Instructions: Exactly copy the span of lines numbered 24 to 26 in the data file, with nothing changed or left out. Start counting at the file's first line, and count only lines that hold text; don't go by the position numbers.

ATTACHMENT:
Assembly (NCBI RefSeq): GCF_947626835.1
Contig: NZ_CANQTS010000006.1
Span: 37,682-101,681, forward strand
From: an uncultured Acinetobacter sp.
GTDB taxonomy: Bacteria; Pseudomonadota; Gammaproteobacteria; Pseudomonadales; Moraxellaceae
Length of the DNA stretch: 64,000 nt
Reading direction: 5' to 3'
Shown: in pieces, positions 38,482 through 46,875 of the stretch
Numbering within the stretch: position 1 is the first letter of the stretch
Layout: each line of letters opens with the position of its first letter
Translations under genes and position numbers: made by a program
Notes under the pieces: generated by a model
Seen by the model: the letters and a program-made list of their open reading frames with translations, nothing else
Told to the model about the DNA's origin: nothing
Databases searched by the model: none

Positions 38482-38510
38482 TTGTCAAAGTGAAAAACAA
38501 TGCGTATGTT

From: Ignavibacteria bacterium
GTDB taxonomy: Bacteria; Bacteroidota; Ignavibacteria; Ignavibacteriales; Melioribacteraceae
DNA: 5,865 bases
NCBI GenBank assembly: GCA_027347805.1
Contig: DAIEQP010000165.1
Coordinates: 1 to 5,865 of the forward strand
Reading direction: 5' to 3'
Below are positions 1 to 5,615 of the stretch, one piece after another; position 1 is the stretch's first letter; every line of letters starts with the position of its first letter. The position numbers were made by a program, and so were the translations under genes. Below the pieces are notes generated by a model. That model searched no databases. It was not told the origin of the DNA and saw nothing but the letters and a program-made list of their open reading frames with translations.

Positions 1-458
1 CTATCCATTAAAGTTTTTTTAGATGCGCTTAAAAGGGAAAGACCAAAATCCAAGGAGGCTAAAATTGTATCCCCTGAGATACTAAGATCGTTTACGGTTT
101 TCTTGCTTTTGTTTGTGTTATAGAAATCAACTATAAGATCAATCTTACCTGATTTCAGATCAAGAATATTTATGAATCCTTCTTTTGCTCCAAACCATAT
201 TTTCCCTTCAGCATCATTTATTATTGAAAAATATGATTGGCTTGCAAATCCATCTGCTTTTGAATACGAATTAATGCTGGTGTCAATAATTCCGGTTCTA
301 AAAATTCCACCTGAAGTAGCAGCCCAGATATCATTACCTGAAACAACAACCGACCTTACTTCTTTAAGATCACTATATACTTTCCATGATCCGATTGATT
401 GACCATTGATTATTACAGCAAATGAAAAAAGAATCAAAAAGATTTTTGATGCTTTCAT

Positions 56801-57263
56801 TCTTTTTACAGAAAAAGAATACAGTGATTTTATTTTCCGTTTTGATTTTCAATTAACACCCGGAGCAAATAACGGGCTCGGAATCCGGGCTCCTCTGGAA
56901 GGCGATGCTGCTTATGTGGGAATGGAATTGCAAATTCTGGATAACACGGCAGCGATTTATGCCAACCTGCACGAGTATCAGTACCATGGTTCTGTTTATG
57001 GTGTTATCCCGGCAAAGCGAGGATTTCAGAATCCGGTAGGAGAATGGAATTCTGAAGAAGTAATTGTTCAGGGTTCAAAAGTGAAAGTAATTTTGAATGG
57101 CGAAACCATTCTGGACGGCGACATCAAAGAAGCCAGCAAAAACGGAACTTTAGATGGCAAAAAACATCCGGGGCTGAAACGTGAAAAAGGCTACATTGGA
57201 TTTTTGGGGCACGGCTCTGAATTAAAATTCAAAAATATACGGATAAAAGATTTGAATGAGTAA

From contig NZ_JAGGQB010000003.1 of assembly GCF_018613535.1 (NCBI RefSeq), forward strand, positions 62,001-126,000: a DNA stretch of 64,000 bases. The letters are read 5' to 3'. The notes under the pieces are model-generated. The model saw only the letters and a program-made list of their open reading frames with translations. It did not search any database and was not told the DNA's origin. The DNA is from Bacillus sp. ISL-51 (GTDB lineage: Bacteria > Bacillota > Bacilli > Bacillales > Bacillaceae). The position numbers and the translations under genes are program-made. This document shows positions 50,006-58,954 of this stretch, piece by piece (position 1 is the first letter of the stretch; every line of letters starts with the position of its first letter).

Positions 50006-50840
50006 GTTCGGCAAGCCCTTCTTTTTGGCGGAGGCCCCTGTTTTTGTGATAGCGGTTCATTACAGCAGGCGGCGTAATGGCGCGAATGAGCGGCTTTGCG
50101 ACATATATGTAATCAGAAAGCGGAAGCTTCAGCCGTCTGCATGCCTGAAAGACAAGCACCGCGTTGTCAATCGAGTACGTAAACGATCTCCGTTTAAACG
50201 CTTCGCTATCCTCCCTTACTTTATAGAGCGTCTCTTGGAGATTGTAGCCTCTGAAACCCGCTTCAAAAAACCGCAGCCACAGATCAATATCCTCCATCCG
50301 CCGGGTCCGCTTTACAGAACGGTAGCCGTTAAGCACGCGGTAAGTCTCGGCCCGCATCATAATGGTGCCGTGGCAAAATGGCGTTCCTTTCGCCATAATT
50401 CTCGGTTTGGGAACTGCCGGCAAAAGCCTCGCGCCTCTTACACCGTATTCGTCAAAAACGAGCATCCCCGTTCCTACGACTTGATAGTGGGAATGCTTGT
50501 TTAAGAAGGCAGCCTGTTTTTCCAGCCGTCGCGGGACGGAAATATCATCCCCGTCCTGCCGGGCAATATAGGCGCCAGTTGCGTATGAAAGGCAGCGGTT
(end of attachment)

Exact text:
Coordinates: 1 to 5,865 of the forward strand
Reading direction: 5' to 3'
Below are positions 1 to 5,615 of the stretch, one piece after another; position 1 is the stretch's first letter; every line of letters starts with the position of its first letter. The position numbers were made by a program, and so were the translations under genes. Below the pieces are notes generated by a model. That model searched no databases. It was not told the origin of the DNA and saw nothing but the letters and a program-made list of their open reading frames with translations.